Session Type: Poster Session (Sunday)
Session Time: 9:00AM-11:00AM
Background/Purpose: To determine whether the successive switches from innovator infliximab to a first then a second biosimilar infliximab, or from a first to a second infliximab biosimilar, increase the risk of immunogenicity during a 3-year observation period.
Methods: This is a usual care study performed in the Rheumatology, Gastroenterology and Internal Medicine departments of Cochin Hospital, Paris, France. Two independent cohorts were constituted; Cohort 1 included patients on maintenance therapy with the original treatment who successively switched to CT-P13 in October-December 2015 then to SB2 in December 2017. Cohort 2 included biologic-naïve patients who received CT-P13 starting from November 2015 before being switched to SB2 in December 2017.The end of the observation period was December 2018. Immunogenicity was defined by the detection of positive anti-drug antibodies (ADA >10 ng/mL), at least at two consecutive time points.
Results: Cohort 1 consisted on 265 patients on maintenance therapy with innovator infliximab who switched to CT-P13. Then, 140 patients switched to SB2, 26 remained treated with CT-P13, and innovator infliximab was re-established in 55 patients. 30 patients (16 females) had positive ADA at baseline visit (11.3%), before the switch to CT-P13. These patients were more likely to have a BMI >30 (45% vs. 17%, p< 0.001) and received less innovator infliximab infusions (28±20 vs. 40±25 infusions, p=0.012) than patients without ADA. Among the 235 ADA-free patients at baseline, 20 patients developed ADA during the observation period, corresponding to a rate of 3 for 100 patient years. The mean time to positive ADA detection was 21±14 months (range: 1-37 months). Kaplan Meyer curve illustrating immunogenicity-free survival showed no influence of the number of biosimilars infliximab received on immunogenicity (Figure 1A). Cohort 2 consisted of 44 biologic-naïve patients who initiated CT-P13. Among these patients, 29 switched to SB2, 4 remained treated with CT-P13 and 11 discontinued the treatment before the second switch. 11/44 (25%) patients developed ADA during the observation period, corresponding to a rate of 14 for 100 patients years. Only a single patient developed ADA after the switch to SB2. The mean time to positive ADA detection was 13±11 months (range: 1-31 months). The risk of treatment discontinuation was significantly higher in patients with positive ADA in both cohorts (cohort 1: Hazard Ratio, HR: 2.37, 95% CI 1.38-4.05, p=0.002 and cohort 2: HR: 2.79, 95% CI 1.04-7.52, p=0.042) (Figure 1B-C).Predictors of immunogenicity were only identified in cohort 2: a BMI >30 at baseline visit and mean infliximab through levels < 2 mg/mL from baseline visit to ADA detection were predictive of the development of ADA with HR (95% CI) of 5.54 (1.30-23.65) and 5.53 (1.30-23.43), respectively. The retention rate of infliximab was 58% (154/265) in cohort 1 and 66% (29/44) in cohort 2 at the end of observation period (Figure 1D-E).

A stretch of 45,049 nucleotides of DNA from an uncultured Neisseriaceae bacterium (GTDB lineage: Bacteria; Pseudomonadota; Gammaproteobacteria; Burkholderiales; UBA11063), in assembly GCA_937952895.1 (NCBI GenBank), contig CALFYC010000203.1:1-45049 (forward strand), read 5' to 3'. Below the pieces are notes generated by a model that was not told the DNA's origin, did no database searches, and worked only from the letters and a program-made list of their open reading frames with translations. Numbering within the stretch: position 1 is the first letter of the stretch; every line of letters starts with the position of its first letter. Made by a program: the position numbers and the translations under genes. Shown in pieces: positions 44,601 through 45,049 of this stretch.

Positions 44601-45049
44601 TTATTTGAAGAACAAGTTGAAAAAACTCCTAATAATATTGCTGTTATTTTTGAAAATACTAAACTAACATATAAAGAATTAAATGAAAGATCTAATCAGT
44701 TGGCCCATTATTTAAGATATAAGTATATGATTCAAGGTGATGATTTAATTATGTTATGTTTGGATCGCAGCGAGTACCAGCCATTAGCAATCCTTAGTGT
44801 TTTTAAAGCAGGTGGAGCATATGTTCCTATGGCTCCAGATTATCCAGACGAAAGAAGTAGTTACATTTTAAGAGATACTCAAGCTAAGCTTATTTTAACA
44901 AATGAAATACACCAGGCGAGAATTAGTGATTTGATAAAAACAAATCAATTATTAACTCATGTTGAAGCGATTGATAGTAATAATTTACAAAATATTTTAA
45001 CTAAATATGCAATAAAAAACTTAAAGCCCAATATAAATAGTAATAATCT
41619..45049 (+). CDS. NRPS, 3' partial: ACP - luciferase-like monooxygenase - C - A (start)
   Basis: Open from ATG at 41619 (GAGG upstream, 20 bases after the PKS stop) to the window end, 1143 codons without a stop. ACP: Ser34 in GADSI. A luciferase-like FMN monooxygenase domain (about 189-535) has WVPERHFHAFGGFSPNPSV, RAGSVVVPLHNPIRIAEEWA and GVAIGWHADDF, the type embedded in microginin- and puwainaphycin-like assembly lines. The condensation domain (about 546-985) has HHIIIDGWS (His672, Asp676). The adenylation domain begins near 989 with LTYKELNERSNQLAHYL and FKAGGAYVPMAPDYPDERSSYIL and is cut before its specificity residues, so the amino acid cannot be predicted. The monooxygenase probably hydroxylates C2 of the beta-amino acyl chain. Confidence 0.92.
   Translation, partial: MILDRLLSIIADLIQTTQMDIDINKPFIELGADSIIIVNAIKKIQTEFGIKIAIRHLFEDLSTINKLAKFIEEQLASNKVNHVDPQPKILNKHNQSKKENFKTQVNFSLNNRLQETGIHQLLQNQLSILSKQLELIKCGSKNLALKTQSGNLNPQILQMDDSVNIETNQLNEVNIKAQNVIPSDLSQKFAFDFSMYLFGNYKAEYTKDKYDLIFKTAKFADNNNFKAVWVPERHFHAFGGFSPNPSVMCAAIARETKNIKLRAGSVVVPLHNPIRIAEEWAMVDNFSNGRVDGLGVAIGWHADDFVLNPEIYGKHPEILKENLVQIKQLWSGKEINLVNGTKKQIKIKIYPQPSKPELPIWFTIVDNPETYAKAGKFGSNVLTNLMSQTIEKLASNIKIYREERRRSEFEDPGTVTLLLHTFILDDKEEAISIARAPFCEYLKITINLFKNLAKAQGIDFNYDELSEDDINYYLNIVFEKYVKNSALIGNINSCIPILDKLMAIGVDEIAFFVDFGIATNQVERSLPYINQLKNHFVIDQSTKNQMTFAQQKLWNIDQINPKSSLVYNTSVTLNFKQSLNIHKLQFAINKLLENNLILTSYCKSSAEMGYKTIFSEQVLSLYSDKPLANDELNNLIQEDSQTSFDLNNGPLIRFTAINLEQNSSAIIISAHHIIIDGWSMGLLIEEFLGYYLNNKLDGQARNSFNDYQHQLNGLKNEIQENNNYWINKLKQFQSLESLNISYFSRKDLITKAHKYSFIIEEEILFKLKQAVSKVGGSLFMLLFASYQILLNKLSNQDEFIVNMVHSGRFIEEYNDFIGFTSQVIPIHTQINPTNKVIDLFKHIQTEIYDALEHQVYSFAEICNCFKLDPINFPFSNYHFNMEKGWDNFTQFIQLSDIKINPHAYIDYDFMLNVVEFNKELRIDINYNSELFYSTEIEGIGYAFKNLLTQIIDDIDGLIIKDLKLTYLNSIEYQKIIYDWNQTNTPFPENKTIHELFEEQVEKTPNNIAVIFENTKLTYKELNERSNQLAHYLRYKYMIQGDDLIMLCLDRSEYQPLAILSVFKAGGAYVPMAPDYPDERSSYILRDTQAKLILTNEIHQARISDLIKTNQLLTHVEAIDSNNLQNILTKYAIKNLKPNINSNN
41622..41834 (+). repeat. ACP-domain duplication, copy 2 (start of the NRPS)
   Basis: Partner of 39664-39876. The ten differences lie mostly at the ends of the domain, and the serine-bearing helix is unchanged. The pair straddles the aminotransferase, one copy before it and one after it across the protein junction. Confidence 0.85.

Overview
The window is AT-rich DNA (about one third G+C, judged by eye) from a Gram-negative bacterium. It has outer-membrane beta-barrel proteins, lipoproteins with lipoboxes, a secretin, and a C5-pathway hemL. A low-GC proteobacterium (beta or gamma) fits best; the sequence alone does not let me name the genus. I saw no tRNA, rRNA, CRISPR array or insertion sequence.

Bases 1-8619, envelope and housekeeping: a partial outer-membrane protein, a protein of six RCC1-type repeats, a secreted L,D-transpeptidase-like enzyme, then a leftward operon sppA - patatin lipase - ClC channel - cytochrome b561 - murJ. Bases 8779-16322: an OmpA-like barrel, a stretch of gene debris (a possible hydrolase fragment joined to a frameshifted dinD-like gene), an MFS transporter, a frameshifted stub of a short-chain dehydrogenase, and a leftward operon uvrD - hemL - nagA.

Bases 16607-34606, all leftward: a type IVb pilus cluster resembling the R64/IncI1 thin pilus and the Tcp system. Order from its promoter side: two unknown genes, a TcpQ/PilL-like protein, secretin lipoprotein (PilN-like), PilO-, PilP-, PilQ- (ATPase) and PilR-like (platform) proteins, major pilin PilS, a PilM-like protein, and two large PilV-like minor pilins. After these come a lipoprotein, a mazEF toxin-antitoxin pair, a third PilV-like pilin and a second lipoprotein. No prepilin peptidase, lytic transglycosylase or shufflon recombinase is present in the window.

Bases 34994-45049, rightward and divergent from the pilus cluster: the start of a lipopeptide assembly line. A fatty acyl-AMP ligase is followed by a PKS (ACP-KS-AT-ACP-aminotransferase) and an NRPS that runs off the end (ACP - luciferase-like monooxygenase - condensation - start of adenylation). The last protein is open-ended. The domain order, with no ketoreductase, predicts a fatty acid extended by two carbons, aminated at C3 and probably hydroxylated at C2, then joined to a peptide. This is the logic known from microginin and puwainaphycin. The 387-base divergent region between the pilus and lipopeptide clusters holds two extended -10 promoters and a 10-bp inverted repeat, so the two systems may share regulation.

Conclusion: Immunogenicity was not favored by switches to biosimilars infliximab in our study. Thus, immunogenicity does not constitute a barrier to interchangeability between biosimilars infliximab in chronic inflammatory diseases.
To cite this abstract in AMA style:Lauret A, Moltó A, Abitbol V, Guterlann L, Conort O, Chast F, Goulvestre C, Le Jeunne C, Chaussade S, Roux C, Batteux F, Dougados M, Allanore Y, Avouac J. Effects of Successive Switches to Different Biosimilars Infliximab on Immunogenicity in Chronic Inflammatory Diseases in Daily Clinical Practice [abstract]. Arthritis Rheumatol. 2019; 71 (suppl 10). https://acrabstracts.org/abstract/effects-of-successive-switches-to-different-biosimilars-infliximab-on-immunogenicity-in-chronic-inflammatory-diseases-in-daily-clinical-practice/. Accessed November 24, 2020.
« Back to 2019 ACR/ARP Annual Meeting
ACR Meeting Abstracts - https://acrabstracts.org/abstract/effects-of-successive-switches-to-different-biosimilars-infliximab-on-immunogenicity-in-chronic-inflammatory-diseases-in-daily-clinical-practice/